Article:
Everyone has their own Super Bowl memory. Not necessarily the most beautiful, the most fought, or the most spectacular, but the one that has left the most impression on him in his life.
It may be the Super Bowl won by your favorite team, or the one you lost for no reason; the first time you saw the new house you'll be paying for in 30 years, or the one where you remember the drinks with friends more than the final result. So, it's time we checked out our ranking!
5. Super Bowl XXXIV - St. Louis Rams 23 - Tennessee Titans 16
One yard short. This is what Super Bowl 34 will be remembered for: Kevin Dyson, a Titans receiver, with his arm stretched towards the goal line and his legs encircled by rival linebacker Mike Jones. That motion is now known as "The Tackle," with the article and capital letter to elevate that specific gesture to an absolute worth, identical to those that are performed by the dozen in every football game.
After all, the core of this sport is in the conflict between those who want to advance and capture territory and those who stand as border defenders. The remainder is purely a side dish.
The fact that there were only 6 seconds left and that this was the Titans' last chance to win adds to the drama. Furthermore, they had completed a 16-point comeback, which had never been done before in a Super Bowl.
With just over 2 minutes remaining, though, Kurt Warner, the Rams' MVP of the regular season, threw a 73-yard touchdown pass to bring his team back into the game. There's still time for the Titans' last drive, which comes up one step short of glory. The outcome will remain unchanged: that "one yard short" will merely serve to immortalize a triumph and remind us that life, like football, is a game of inches.
4. Super Bowl XXV - New York Giants 20 - Buffalo Bills 19
The kicker, who is only called into question after the offensive action has failed to reach the score and one can "be content" with kicking the ball between the posts to collect 3 points, is the most ungrateful of all the roles in American football. It's a thankless job since you might not see the field for the entire game and then be summoned at the last minute to try to win it: a decisive kick only, with all the pressure you can imagine.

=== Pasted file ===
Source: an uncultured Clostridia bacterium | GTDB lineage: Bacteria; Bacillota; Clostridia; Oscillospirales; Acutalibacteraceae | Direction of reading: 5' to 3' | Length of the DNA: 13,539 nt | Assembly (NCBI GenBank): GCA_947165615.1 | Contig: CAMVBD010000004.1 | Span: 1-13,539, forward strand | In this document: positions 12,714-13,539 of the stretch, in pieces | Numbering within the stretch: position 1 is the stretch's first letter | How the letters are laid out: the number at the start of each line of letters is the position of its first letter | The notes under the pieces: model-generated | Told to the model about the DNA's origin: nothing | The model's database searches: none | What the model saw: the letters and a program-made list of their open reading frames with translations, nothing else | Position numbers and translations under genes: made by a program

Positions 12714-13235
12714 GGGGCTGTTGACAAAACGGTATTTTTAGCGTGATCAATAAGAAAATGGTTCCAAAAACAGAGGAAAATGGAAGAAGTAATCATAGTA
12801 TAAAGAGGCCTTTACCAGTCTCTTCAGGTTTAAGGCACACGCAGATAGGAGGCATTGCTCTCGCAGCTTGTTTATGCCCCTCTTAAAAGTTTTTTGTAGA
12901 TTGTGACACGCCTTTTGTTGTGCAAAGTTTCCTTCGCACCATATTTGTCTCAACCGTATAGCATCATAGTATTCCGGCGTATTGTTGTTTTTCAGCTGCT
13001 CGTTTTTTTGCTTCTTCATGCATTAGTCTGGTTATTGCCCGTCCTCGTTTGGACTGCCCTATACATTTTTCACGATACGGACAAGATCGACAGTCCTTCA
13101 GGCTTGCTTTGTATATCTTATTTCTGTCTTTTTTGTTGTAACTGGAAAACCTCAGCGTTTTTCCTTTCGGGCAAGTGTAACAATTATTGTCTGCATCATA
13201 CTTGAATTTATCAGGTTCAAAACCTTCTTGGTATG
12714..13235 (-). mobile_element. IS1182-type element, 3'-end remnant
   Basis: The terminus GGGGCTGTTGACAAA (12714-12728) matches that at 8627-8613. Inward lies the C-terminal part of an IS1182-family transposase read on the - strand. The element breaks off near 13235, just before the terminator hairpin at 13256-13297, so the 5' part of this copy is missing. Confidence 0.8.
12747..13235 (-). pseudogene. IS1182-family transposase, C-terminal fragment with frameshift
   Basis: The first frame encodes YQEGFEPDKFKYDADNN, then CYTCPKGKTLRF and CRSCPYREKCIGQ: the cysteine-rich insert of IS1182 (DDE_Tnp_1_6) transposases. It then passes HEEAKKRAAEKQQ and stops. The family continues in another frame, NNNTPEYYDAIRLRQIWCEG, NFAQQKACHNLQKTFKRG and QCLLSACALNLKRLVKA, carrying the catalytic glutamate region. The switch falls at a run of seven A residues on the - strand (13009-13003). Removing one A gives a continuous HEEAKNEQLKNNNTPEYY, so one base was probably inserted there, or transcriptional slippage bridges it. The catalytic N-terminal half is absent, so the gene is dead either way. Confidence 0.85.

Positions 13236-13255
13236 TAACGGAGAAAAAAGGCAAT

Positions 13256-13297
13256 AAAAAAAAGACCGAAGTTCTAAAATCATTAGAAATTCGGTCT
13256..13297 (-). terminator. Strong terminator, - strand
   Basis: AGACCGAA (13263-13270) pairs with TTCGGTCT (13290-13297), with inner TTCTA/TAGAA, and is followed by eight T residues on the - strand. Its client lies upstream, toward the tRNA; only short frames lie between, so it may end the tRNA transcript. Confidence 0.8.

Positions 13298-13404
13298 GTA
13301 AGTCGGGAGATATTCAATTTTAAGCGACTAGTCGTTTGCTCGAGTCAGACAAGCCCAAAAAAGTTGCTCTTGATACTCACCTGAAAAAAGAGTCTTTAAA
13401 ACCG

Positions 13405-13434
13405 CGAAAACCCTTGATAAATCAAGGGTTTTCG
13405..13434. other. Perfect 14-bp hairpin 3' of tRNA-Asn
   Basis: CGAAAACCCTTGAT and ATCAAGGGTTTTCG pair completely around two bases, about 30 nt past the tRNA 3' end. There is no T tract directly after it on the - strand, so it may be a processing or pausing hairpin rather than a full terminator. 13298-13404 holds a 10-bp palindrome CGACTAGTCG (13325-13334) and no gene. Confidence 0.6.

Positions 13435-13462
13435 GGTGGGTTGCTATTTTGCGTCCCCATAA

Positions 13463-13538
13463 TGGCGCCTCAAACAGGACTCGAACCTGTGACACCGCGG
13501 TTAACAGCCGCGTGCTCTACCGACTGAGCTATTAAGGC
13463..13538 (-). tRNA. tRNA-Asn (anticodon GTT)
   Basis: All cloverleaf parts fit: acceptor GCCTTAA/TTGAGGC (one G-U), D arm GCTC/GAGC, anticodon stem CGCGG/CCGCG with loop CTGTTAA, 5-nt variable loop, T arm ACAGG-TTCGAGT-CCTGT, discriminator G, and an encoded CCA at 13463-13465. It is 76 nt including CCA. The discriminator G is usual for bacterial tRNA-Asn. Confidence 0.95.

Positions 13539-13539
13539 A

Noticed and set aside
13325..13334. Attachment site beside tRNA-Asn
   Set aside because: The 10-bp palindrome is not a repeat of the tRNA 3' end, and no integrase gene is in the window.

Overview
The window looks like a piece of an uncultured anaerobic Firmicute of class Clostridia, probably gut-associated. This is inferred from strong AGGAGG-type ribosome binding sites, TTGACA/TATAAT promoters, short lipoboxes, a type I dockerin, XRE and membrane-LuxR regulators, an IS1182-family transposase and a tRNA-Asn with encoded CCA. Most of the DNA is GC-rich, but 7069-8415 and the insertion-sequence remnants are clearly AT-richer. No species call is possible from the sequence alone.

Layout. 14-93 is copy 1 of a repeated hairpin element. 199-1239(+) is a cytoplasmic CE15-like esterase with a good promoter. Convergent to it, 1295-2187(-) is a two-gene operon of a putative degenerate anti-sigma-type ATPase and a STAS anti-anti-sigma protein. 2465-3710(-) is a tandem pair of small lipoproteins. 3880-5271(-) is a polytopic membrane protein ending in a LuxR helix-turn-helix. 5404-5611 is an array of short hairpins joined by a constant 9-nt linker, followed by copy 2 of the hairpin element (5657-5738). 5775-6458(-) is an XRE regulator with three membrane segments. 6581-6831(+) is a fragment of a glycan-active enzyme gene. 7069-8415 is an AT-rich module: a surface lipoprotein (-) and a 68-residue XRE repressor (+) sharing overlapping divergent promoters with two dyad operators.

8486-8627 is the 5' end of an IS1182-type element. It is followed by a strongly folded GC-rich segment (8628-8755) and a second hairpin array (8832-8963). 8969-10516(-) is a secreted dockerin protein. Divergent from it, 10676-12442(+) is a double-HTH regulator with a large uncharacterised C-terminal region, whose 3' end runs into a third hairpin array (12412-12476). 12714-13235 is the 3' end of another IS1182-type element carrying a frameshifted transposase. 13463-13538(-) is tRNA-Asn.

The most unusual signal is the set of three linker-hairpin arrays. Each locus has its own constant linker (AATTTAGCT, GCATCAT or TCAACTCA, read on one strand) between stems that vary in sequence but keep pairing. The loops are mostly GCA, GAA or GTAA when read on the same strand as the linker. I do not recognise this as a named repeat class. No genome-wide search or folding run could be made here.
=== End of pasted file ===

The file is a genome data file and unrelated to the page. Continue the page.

What you might not be able to imagine is the strain of being in a Super Bowl with your team down one point and only eight seconds left on the clock. On the evening of January 27, 1991, at Tampa Bay Stadium, this is the scenario that Scott Norwood, the Buffalo Bills kicker, finds himself in.
Kelly, the renowned Buffalo quarterback, kicked it to the 29-yard line, making it a 47-yard kick when you factor in the distance to the end zone and the distance to fix the ball. Approximately 43 meters. Many, but not many for a kicker in the NFL. Except for the fact that it's the Super Bowl, the crowd is roaring, and two entire cities are holding their breath, although for opposing reasons.
The Giants coach calls a timeout in the last second, as is customary, to add to the kicker's anxiety. The challenge is no longer between one squad and another, but between a guy and himself. You must clear your mind and concentrate solely on kicking. Out. Norwood and his Buffaloes did not have a happy ending because they entered history through the incorrect door.
Few recall the tense contest, in which New York came back from a 12-3 deficit. A 75-yard drive that takes 9 minutes and 29 seconds to complete. Everything is focused on that errant kick, which is so symbolic that it ideally begins the Bills' next four-game losing skid in the Super Bowl. The kicker is that it's a thankless job.
3. Super Bowl LI - New England Patriots 34 - Atlanta Falcons 28